By statute, the default for judges is to allow defendants to serve their sentences simultaneously – which courts call “concurrently” – which effectively means they serve only the longest sentence imposed.

But if they conclude a defendant’s crimes were particularly egregious, they can decide that the only way to deter such crimes is to order sentences be served one after the other.

Judges are more likely to order a simultaneous sentence to a sentence imposed in a previous case if the crimes in the two cases are related. While prosecutors say Kelly’s victims in the Chicago case are different, the defense says the allegations were substantially the same.


They say Kelly’s crimes were particularly egregious because they involved children, enticing girls as young as 14 and 15 for sex.

Making those crimes worse, they say, is that “Kelly sought to memorialize his sexual exploitation” by filming them. Some videos became available online, which exacerbated the harm to society, prosecutors said.

“Because Kelly is Kelly, more people have watched child pornography,” their filing said. “The effects of Kelly’s conduct are wide-ranging, incalculable and irreversible.”


Bonjean accused prosecutors of offering an “embellished narrative” in their sentencing memo “to inflame the passions of the public and the Court” against Kelly.

She also said they have sought to get the judge to join what she called the government’s “blood-thirsty campaign to make Kelly a symbol of the #MeToo movement.”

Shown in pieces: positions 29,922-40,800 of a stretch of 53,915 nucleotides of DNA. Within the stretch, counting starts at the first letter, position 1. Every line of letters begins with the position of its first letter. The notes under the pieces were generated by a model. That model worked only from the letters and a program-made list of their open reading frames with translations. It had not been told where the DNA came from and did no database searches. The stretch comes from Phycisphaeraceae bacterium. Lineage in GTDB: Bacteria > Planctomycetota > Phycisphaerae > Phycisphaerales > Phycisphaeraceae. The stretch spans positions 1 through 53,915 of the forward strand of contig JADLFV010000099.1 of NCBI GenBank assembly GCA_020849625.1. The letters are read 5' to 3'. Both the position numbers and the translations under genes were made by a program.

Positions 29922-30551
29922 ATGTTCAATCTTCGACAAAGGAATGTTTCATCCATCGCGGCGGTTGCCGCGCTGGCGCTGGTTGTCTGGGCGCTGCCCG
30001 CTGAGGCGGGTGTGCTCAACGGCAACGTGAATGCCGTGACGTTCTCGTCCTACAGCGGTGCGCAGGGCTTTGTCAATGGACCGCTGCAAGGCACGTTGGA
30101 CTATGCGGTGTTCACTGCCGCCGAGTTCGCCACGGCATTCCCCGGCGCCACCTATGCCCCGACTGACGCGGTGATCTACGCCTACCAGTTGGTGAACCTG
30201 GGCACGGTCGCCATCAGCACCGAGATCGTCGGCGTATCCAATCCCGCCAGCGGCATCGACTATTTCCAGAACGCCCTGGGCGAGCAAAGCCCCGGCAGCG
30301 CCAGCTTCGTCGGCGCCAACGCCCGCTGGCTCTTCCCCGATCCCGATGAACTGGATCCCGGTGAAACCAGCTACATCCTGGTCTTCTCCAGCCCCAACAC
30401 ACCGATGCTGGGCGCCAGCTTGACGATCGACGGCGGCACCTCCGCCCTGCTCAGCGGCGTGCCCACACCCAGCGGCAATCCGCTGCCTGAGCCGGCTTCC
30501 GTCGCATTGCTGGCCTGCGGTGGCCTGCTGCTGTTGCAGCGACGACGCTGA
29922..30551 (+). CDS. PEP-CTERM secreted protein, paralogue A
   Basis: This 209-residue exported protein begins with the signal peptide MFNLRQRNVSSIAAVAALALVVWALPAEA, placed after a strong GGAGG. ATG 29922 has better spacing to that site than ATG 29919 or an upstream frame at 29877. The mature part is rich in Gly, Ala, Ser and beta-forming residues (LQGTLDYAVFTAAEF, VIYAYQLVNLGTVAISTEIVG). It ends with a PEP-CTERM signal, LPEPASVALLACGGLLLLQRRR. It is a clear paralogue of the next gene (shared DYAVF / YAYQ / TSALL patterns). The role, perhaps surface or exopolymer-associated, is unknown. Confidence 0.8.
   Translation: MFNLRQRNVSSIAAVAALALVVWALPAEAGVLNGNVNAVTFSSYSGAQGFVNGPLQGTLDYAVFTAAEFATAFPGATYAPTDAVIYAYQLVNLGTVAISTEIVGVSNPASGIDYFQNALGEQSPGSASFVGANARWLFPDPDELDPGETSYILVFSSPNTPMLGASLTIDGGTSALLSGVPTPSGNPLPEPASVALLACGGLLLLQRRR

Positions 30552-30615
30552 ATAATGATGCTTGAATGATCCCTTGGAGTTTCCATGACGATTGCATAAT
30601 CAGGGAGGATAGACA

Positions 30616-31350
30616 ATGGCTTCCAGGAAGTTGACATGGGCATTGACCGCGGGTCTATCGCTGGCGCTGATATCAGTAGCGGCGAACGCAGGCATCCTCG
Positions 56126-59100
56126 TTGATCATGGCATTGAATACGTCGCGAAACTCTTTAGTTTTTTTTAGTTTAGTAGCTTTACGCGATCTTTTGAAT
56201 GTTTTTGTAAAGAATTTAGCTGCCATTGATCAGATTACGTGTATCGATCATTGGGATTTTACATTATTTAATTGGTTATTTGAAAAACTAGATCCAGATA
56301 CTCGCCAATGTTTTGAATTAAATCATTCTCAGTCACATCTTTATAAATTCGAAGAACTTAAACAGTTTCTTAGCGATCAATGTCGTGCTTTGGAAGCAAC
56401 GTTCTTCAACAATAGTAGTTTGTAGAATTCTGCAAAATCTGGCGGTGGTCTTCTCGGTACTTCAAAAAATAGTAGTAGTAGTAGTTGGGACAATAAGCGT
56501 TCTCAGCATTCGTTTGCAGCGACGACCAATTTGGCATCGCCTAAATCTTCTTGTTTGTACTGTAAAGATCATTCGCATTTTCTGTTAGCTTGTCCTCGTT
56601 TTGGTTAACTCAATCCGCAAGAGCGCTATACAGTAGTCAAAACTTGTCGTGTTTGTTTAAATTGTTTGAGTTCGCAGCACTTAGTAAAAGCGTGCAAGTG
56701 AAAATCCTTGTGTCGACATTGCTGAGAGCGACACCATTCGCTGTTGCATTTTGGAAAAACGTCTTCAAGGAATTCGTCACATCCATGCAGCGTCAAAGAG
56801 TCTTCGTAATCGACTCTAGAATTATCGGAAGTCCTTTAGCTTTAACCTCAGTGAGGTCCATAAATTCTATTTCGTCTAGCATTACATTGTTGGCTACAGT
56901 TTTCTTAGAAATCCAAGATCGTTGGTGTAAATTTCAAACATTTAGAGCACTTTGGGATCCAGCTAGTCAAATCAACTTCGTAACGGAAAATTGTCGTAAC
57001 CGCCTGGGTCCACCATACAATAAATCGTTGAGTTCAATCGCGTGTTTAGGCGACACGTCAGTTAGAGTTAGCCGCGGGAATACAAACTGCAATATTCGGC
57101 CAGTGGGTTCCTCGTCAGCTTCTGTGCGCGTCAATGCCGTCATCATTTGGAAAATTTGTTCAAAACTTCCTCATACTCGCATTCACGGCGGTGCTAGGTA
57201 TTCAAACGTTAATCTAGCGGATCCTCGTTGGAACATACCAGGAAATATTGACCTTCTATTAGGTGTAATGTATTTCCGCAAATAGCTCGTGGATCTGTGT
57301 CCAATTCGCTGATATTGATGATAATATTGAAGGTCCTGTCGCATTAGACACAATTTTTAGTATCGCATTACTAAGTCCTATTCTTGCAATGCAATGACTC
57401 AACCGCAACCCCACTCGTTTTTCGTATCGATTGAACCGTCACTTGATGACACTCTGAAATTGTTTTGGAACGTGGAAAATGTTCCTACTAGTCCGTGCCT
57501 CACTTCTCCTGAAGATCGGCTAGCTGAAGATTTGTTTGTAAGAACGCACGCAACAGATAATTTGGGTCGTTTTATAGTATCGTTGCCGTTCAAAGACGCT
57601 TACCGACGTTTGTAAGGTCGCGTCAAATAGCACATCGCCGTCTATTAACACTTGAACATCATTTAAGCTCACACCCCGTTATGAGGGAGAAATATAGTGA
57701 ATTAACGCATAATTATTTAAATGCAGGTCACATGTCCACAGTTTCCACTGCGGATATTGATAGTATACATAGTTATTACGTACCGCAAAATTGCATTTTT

“The government insists on exaggerating Kelly’s misdeeds, sounding more like a teaser for the next installation of “˜Surviving R. Kelly’ than lawyers,” she said.

That is a reference to Lifetime’s 2019 docu-series, “Surviving R. Kelly” – which featured testimonials by his accusers, including several who testified at the 2022 Chicago trial.

Bonjean also hit back at prosecutors for arguing her client has never expressed remorse. She said Kelly had a right to remain silent as he appeals and that prosecutors shouldn’t be permitted to use her advice to Kelly not to speak as proof he lacks remorse.

She added that Kelly’s own abuse as a child and illiteracy throughout adulthood also justified leniency. That the conduct that led to charges happened decades ago should also be factored in, she said.

Kelly, born Robert Sylvester Kelly, rose from poverty in Chicago to superstardom, with hits like “I Believe I Can Fly” and the sex-infused “Bump n’ Grind.”

Bonjean said Kelly has already suffered enormously for his legal troubles, including financially. She said his worth once approached $1 billion but that he “is now destitute.”


It’s not clear he will, though he risks Judge Leinenweber holding that against him. Judges often like to hear expressions of remorse at sentencing. Most defendants do speak.

But defendants who are appealing convictions, as Kelly is, sometimes choose not to. Kelly did not speak at his 2022 sentencing in New York.


Follow Michael Tarm on Twitter at https://twitter.com/mtarm


Find more of AP’s coverage of R. Kelly’s trials at https://apnews.com/hub/r-kelly